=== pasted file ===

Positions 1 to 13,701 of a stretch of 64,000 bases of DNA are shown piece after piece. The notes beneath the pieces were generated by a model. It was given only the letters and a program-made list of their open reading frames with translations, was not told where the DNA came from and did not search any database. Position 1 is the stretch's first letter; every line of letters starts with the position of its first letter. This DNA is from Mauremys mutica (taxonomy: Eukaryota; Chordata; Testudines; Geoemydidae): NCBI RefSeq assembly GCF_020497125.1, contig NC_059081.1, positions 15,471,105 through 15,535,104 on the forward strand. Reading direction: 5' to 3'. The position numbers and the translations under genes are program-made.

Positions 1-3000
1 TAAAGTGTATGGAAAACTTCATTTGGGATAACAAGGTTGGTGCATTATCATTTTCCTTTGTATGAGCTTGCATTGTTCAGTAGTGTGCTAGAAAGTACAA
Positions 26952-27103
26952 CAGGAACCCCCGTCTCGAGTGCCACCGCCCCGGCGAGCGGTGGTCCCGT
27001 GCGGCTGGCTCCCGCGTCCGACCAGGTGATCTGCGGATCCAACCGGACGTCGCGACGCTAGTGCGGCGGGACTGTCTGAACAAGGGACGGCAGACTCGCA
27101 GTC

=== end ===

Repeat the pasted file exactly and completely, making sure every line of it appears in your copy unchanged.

Positions 1 to 13,701 of a stretch of 64,000 bases of DNA are shown piece after piece. The notes beneath the pieces were generated by a model. It was given only the letters and a program-made list of their open reading frames with translations, was not told where the DNA came from and did not search any database. Position 1 is the stretch's first letter; every line of letters starts with the position of its first letter. This DNA is from Mauremys mutica (taxonomy: Eukaryota; Chordata; Testudines; Geoemydidae): NCBI RefSeq assembly GCF_020497125.1, contig NC_059081.1, positions 15,471,105 through 15,535,104 on the forward strand. Reading direction: 5' to 3'. The position numbers and the translations under genes are program-made.

Positions 1-3000
1 TAAAGTGTATGGAAAACTTCATTTGGGATAACAAGGTTGGTGCATTATCATTTTCCTTTGTATGAGCTTGCATTGTTCAGTAGTGTGCTAGAAAGTACAA
Positions 26952-27103
26952 CAGGAACCCCCGTCTCGAGTGCCACCGCCCCGGCGAGCGGTGGTCCCGT
27001 GCGGCTGGCTCCCGCGTCCGACCAGGTGATCTGCGGATCCAACCGGACGTCGCGACGCTAGTGCGGCGGGACTGTCTGAACAAGGGACGGCAGACTCGCA
27101 GTC